Full Text of Opinion

Primary Holding

Under the First Amendment, a federal legal aid funding organization cannot withhold funding from an organization that represents indigent clients in trying to challenge welfare laws.


The Legal Services Corporation was designed to distribute funds obtained by Congress to local organizations that offered free legal representation to indigent individuals. LSC was a non-profit, and its use of funds was conditioned under a 1996 law on its refraining from supporting an organization that represented clients in an attempt to challenge existing welfare laws. The government viewed this statute as a ban on representing clients in a welfare matter once a constitutional or statutory validity challenge emerged, even if representation already had started. In general, lawyers who received these funds were prohibited from arguing that state and federal laws conflict or that a state or federal is unconstitutional.

The statute did not prevent them from claiming that an existing statute was misinterpreted or misapplied, or that an incorrect factual determination had been made. Lawyers who worked for organizations that received LSC funds argued that these conditions violated the First Amendment. They received a preliminary injunction from the Second Circuit.



  • Anthony M. Kennedy (Author)
  • John Paul Stevens
  • David H. Souter
  • Ruth Bader Ginsburg
  • Stephen G. Breyer

If the government is the speaker, or if it uses private speakers to convey information related to its own programs, Congress may enact viewpoint-based conditions on funding because this is essentially governmental speech. However, subsidies for private speech are not always subject to the same rules, and this program was intended to facilitate private speech rather than communicating information about the government. Welfare hearings pit the government against the clients of these lawyers in an adversarial setting, so the speech of the lawyers representing their clients cannot be classified as governmental speech.

Restrictions on subsidies from the government may be viewed through the lens of cases on limited forums, even though this is an imperfect analogy. In requiring the attorneys to limit their arguments to certain areas, the court undermines the function of the legal system by depriving the attorneys of their right to make all of the available arguments on behalf of their clients, as is required by their duty of zealous representation. The court system relies on the ability of attorneys on both sides to make independent, informed legal arguments that the court can weigh in a neutral fashion. The funding condition may prevent some cases that rely on constitutional or statutory challenges from ever being heard, which interferes with the judiciary's authority. Under the system, both courts and the public would be unsure of whether an attorney had fully presented a client's case and asserted the client's rights as is needed in an adversary proceeding. Serious fairness concerns arise, as well as issues regarding the separation of powers.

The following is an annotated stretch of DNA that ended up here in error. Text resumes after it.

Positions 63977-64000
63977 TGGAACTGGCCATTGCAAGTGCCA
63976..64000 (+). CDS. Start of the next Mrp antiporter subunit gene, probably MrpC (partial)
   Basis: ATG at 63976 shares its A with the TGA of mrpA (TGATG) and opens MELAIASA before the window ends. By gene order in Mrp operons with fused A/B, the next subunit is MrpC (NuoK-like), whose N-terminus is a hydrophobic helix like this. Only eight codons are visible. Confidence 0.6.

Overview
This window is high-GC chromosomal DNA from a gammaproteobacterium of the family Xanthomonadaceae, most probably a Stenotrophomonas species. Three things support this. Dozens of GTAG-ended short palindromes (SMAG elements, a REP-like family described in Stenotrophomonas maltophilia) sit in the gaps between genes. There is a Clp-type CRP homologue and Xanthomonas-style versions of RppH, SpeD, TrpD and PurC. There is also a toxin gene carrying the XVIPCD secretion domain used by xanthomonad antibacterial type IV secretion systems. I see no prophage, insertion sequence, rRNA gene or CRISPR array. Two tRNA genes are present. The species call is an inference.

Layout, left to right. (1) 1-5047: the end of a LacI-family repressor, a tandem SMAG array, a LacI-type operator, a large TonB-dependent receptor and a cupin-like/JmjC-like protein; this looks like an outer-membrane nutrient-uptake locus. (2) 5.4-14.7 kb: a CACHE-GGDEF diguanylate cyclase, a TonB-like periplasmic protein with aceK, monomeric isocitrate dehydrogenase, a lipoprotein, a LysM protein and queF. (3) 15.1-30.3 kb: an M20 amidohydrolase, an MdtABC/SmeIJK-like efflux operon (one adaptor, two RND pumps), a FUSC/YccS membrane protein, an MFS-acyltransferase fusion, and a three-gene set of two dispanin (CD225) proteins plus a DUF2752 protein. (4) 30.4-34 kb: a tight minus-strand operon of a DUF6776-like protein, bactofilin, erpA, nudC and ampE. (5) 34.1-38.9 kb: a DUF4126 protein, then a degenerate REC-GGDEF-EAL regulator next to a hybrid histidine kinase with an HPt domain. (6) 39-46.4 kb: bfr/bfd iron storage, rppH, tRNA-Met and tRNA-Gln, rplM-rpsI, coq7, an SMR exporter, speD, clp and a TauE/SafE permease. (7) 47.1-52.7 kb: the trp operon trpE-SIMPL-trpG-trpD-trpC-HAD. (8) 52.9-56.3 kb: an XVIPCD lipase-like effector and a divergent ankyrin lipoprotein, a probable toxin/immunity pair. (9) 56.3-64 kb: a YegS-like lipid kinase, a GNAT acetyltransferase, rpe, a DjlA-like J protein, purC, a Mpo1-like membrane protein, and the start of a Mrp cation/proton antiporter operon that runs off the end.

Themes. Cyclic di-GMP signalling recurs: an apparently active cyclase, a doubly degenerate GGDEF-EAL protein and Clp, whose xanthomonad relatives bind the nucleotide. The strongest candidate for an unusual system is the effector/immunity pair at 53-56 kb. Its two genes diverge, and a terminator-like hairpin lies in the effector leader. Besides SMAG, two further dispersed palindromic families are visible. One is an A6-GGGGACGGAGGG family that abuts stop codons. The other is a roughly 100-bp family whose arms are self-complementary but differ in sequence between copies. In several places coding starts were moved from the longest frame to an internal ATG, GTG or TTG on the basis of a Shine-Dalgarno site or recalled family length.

While the LSC attorneys can withdraw their representation, this is not an adequate countermeasure because an indigent client may struggle to find other lawyers to represent him. Knowledgeable representation is critical to fully protect a client's rights. In any event, the legislative branch may not impose its interpretation of the Constitution on the courts, even if it provides some perfunctory alternatives.


  • Antonin Scalia (Author)
  • William Hubbs Rehnquist
  • Sandra Day O'Connor
  • Clarence Thomas

The decision in Rust v. Sullivan (1991) should control. The program discussed there placed conditions on government funding for doctors, requiring that they refrain from discussing abortion with their patients. The obligation of doctors to serve their patients is parallel to the obligation of lawyers to serve their clients, and the speech of the doctors cannot be properly classified as governmental speech. The First Amendment has not been applied to strike down restrictions on government funding that distorts an existing medium of expression, as long as it does not curtail speech.

The main difference between the cases is that patients in Rust had a more realistic alternative if they wanted to discuss an abortion with a doctor. Here, however, some clients admittedly may not be able to have legal representation. This disparate effect should not determine the outcome of a First Amendment claim, since it is based on the relationship between the government and the lawyers rather than between the lawyers and the clients.

Case Commentary

The inconsistencies in this area of jurisprudence, regarding what restrictions Congress can place on what is done with its money, suggest that the Court considers each case specifically with close attention to its individual facts. There does not seem to be any general rule that can be applied about whether conditions attached to funding will be upheld or found unconstitutional.